Indian classical music

Justice Markandey Katju-

Justice Markandey Katju

Justice Markandey Katju is a former Judge, Supreme Court of India, and former Chairman, Press Council of India. The views expressed are his own.

Indian classical music is broadly of two kinds (1) Hindustani music (2) Carnatic music.

Hindustani music:

  1. The main form of Hindustani classical music is called khyaal, which means a thought or mood. Khyaal replaced dhrupad which was the main form till the 18th century, which change is often attributed to a musician called Niamat Khan, also known as Sadarang, who was the Court singer in the Court of Mughal Emperor Muhammad Shah Rangila, who ruled from 1719-49. Even today many bandishes ( compositions ) in khyaal mention the names ‘Muhammad saheb’ ( which refers to the Mughal Emperor, not Prophet Muhammad ), and ‘Sadarangile’

Khyaal is more melodious than dhrupad, which was sung by earlier singers like Tansen. Khyaal compared to dhrupad has more scope of improvisation, whereas dhrupad was bound by strict rules.

There are other forms too like thumri, dadra, tappa, taraana, bhajan, ghazal, qawwali, etc, Thumri is regarded as light music, with more words in it than khyaal. The latter only intends to create a mood, and words in it are only incidental, while they are primary in thumri. Also, there are no ‘taans’ in thumri, as there are in khyaal.

Taraana is said to have been invented by Amir Khusro. There are no words at all in taraana, and the sounds will appear nonsensical if taken literally, but they create great music when sung.

Qawwali is spiritual music, often sung in dargahs of Sufi saints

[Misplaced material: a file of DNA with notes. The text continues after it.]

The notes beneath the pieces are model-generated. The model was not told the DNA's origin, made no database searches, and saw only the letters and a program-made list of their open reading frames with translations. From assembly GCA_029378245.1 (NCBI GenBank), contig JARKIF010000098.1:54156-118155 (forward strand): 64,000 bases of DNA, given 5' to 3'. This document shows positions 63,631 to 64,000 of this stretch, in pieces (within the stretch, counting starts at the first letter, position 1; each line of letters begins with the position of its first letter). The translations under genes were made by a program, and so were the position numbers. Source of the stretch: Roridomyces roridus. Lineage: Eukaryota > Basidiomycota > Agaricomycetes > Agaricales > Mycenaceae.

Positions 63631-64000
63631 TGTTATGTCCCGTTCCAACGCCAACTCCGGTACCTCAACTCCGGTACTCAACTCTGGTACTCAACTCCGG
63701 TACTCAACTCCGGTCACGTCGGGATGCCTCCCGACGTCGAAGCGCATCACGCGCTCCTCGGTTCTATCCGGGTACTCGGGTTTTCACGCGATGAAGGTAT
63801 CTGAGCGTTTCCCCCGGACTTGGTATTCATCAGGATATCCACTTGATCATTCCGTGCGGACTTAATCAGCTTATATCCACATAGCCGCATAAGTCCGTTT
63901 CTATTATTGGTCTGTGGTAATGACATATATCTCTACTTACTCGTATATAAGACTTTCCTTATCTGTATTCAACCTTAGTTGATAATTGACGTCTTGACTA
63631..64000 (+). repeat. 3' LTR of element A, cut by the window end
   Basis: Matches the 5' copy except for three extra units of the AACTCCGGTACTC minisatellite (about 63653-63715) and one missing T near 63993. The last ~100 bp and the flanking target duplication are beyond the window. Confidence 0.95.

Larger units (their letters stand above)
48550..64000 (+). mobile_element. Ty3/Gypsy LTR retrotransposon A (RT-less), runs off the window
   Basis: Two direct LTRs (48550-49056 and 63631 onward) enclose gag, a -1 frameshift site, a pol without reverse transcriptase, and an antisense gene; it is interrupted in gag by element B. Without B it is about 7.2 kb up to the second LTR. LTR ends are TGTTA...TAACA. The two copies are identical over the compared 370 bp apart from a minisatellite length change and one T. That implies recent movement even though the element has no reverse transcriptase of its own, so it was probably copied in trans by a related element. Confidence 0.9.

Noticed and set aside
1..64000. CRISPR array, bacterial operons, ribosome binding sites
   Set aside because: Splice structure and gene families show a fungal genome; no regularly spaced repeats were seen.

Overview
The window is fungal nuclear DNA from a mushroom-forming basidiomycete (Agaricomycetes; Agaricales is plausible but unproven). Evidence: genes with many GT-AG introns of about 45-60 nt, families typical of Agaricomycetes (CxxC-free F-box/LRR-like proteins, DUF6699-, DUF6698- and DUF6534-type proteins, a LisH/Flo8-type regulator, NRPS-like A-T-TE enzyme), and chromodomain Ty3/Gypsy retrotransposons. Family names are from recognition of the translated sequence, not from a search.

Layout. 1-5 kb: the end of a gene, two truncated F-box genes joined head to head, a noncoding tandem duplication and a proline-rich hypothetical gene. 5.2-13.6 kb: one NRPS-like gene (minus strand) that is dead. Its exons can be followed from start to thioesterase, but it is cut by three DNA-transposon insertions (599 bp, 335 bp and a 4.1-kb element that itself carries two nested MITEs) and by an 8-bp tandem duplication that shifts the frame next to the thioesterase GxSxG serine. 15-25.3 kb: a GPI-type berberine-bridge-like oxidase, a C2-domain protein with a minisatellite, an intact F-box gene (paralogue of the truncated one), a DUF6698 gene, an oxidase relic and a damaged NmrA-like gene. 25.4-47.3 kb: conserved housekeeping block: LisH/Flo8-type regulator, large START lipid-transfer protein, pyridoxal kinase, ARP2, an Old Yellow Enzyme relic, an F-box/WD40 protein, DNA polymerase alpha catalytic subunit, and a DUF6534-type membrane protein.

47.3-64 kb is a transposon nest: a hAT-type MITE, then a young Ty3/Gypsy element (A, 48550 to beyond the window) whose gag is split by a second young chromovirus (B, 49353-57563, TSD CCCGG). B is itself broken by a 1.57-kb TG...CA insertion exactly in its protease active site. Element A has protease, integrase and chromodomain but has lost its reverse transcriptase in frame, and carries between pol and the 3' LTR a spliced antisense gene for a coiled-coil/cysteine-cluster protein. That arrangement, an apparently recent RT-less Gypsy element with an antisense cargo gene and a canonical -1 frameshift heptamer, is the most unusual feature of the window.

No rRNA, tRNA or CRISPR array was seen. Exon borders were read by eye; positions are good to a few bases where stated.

1. Indian classical music, both Hindustani and Carnatic, is based on the raag system. A raag is a set of 7 notes and 5 half notes, in a particular sequence, which creates a mood or emotion often associated with a time or season.
  1. Indian classical music is often connected with nature. Thus, the early morning raags like Bhairav and Jaunpuri create the ambience of early morning, while the late night raags like Malkauns and Darbari create the ambience of late night. The early morning raags, as well as the late-night raags, have mostly low notes. The former are intended to gently wake one up, while the latter are intended to gently put one to sleep.

The Malhar raags ( there are many malhars, the main one being mian ka malhar ) create the ambience of the rainy season, while the Bahaar raag creates the ambience of spring.

  1. There are what are known as ‘gharaanas’ in Hindustani classical music. These gharaanas grew because before modern times modes of transport and communication were primitive. There were no cars, buses, trains, or planes then. A guru who would teach ( often his family member-only ) would remain in one place all his life. So his distinct style would be passed on to his disciples, and this became a gharaana.
  2. Two persons popularised Hindustani classical music in the late 19th and early 20th centuries–Vishnu Narayan Bhatkhande ( 1860-1936 ) and Vishnu Digambar Paluskar ( 1872-1931 ).